Allergy Tips for Outdoor Living
Do allergies keep you indoors on nice days?
Try these tips to enjoy outdoor living, gardening, and hiking despite your
Thick of It: Is the grass getting high? Wear a mask if you're mowing.
Nothing fancy -- an inexpensive painter's mask works fine.
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How to Survive Spring Allergy Season
Spring is in the air. Literally. From weeds to spores to grass and tree pollens, the warm weather is almost here, driving airborne allergen levels through the roof. That means your allergy symptoms -- the sniffling, sneezing, and itchy eyes -- are in overdrive and apt to stay that way for months.
What can you do? WebMD asked some of the country's leading allergy experts to weigh in with answers to your top questions about spring allergies. Here are suggestions for helping you find some much-needed...
Read the How to Survive Spring Allergy Season article > >
High and Dry: Pollen counts are highest on hot, dry, windy days.
Check the forecast before making plans. Good Scents, Bad Sense: Allergic to insect stings? Don't wear
scented deodorants, perfumes, shampoos, or hair products. Carry an epi pen when
hiking. Orange or Red Alert? Skip outdoor exercise. High pollution levels
make allergens even more potent. Born to Run? Move the morning jog (or walk) to evening. Peak pollen
and mold time is 5 a.m. to 10 a.m. Soothe the Itch: Relief itching from poison ivy, oak, or sumac. Put
wet compresses on the rash. Calamine lotion or antihistamine pills also
help. Got Sunglasses? Don't forget to wear them. Shades keep pollen out of
eyes -- plus they protect against harmful UV rays. Checking In: Does a quick jog or a bike ride leave you wheezing and
sneezing? Before heading out, check pollen counts. Or join a gym. Poison Plant Smarts: Don't let your pets run in wooded areas near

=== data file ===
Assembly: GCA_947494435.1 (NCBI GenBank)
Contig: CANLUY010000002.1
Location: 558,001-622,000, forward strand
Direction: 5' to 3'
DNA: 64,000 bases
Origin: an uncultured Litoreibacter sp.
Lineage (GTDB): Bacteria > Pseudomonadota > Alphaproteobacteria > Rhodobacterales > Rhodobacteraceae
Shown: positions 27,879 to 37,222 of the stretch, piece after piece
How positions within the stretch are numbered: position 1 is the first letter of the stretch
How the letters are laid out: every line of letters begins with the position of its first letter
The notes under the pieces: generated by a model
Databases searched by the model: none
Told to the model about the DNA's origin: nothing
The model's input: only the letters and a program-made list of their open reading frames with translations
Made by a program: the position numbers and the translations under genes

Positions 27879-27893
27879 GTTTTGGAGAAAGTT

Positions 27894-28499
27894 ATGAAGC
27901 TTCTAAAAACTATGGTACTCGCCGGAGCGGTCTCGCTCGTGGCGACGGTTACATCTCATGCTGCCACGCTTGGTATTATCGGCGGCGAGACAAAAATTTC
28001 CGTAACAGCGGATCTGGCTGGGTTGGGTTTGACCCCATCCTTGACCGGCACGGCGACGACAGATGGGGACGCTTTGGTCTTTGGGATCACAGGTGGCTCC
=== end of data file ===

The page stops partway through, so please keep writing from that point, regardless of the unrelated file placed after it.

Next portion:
poison ivy, poison oak, or sumac. They can
carry the oil home on their fur. Preemptive Attack: Next year, get the jump on allergies. Start
allergy medications a few weeks before pollen season starts. Back-Up Plan: Warm, breezy mornings have the highest pollen counts.
Cool, rainy days have the lowest. If you love the outdoors, plan your days. Ragweed Alert: If you're allergic to spring pollens, you're likely
sensitive to ragweed in the fall. Ragweed flourishes this time of year Just Do It: Love hiking, golfing, biking? Don't let allergies control
your life. See an allergist. Treatment makes all the difference. Weather Alert: When a thunderstorm rolls through, prepare for an
allergy attack. The wind stirs up mold spores and tiny pollen particles. Rake It In? If you're allergic to mold, avoid raking
leaves -- or wear a mask. Store firewood outside. Shower With Love: Pets bring pollen indoors. It's best to hose down
the dog before letting him inside. Pollen Patrol: At the end of the day, a spritz of saline spray clears
pollen from nasal lining -- so you breathe easier. Drizzly Days: On cool rainy days, pollen count is lowest. Dress right
for the drizzle -- and enjoy your run or walk. What's a little rain? Bundle Up: Cold air can irritate sensitive airways. If you're
exercising outdoors on a cold day, cover your mouth and nose with a scarf. Face Mask: If you run, put a bandana over your nose and mouth. Wear
goggles. This protects lungs and eyes from allergens.